Skip to content. | Skip to navigation

Personal tools


Book reviews collection for homepage

De Groene Amsterdammer: Blockchain in the polder
Society embraces 'blockchain', the disruptive technology behind money alternatives such as bitcoin. But do we also embrace the radical ideals and assumptions behind them?
Finmag: Bitcoin and the government are friends
Golumbia explores the ideological starting points of the most visible part of criminals: hence the aging resistance to central banking and the state as such, to centralization and inflation. He well reminds that bitcoin is centralized in its way, with roughly half of all value being held by thousands of owners who can manipulate the market with sophisticated business tricks, and that bitcoin has experienced inflation or hyperinflation several times.
'A valuable look into the rarely written about world of the Great Lakes salvage business'
Michigan in Books blog reviews THE SALVAGER.
Milwaukee Journal Sentinel: Book gives rare glimpse of wilderness travel in the early 1900s in the Northwoods
They called themselves “the Gang,” and in the early 1900s the group of men and boys would leave town for wilderness canoe trips and an escape from the hustle and bustle of city life.
KUMD: MN Reads / Andrea Swensson
Minnesota Reads is produced at KUMD with funding provided in part by the Minnesota Arts and Cultural Heritage Fund.
City Pages: 5 intoxicating drinking books
Includes Doug Hoverson's LAND OF AMBER WATERS.
Marie Claire: How women in gaming are changing the male-dominated narrative
Includes authors Shira Chess and Adrienne Shaw.
Twin Cities Live: Pickled Cranberries
From SAVORY SWEET by Beth Dooley and Mette Nielsen.
507 Magazine: Where did Minneapolis' sound come from?
Reaching into the late 50s, this powerful book captures the essence of Minnesota’s musical legacy.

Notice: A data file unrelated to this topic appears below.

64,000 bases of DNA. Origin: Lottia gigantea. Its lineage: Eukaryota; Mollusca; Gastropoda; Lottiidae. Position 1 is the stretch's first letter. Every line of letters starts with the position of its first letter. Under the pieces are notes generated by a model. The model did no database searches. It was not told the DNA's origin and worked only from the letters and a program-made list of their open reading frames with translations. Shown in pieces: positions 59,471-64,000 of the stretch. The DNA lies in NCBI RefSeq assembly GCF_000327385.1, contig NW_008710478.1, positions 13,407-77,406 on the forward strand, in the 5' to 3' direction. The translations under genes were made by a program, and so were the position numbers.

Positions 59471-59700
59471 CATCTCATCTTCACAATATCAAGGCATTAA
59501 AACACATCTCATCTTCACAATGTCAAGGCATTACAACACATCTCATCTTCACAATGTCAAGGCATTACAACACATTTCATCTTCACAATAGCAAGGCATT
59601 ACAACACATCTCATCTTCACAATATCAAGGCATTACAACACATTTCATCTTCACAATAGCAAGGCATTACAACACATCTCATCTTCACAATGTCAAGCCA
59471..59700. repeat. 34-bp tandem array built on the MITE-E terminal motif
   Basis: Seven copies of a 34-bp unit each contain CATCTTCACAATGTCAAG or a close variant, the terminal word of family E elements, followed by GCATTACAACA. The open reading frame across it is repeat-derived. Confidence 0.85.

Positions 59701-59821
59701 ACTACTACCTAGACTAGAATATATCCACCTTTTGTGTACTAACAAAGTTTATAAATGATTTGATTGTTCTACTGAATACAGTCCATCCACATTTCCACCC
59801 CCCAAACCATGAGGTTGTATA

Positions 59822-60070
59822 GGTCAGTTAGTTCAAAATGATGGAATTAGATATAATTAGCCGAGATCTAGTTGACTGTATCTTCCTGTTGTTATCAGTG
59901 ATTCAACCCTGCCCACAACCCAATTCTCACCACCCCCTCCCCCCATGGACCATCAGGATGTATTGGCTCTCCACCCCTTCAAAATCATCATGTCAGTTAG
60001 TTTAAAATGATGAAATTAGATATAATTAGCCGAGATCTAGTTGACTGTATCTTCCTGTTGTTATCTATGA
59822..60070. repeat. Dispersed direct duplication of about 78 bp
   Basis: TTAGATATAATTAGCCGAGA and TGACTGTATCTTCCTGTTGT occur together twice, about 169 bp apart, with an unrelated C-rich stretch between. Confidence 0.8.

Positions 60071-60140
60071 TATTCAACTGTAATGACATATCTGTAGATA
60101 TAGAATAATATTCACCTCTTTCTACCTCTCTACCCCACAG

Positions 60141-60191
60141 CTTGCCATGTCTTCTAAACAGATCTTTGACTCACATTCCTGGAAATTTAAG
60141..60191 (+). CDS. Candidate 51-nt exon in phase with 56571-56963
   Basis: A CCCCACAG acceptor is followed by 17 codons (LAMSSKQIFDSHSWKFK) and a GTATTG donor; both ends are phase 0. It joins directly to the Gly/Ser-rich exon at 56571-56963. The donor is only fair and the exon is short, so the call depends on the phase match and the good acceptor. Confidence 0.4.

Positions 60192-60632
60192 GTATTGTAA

Places: Prop and Property
The house in American cinema, from the plantation to Chavez Ravine. An excerpt from 'Spectacle of Property' by John David Rhodes.
WUWM: 'Lewd Looks' Frames Salacious 1960s Films As Meaningful History
It was in 1957 when the New York Board of Appeals ruled that nudity was no longer equal to obscenity in movies. From those decisions, a genre of film known as “sexploitation” emerged.
Coming soon: The Twin Cities’ very own cookbook club
First up: The Sioux Chef's Indigenous Kitchen.
MPR | The best books to give and get: Nonfiction picks of 2017
Shelf Awareness: 2017 Best Books of the Year
WPR: Frac Sand Mining and the Struggle for Community
with Thomas Pearson, author of WHEN THE HILLS ARE GONE.
What Calvin Coolidge Didn’t Understand About Native Americans
Cecile R. Ganteaume writing for Zocalo Public Square.
The Field Museum blog: Reinvigorating Indigenous food systems
For chef Sean Sherman, aka the Sioux Chef, cooking with Indigenous foods and repurposing those ingredients goes beyond the paleo diet.
Wellesley Magazine: Healing the planet, one creek at a time.
“How does a creek get lost?” So begins Creekfinding, the inspiring, true-life tale by Jacqueline Briggs Martin ’66 of a trout creek buried beneath the Iowa prairie and of Mike Osterholm, the man who brought it burbling back to life, thus reviving a whole ecosystem.
MPR News: How postcards shaped the fairy tales we know today
Jack Zipe's collection of post cards is expansive in "Tales of Wonder: Retelling Fairy Tales through Picture Postcards."
Unbecoming Human (A Capsule Aesthetic)
The proper subject of the humanities is not man—its proper subject is the vital matter that constitutes the core of both subjectivity and its planetary and cosmic relations. — ROSI BRAIDOTTI, THE POSTHUMAN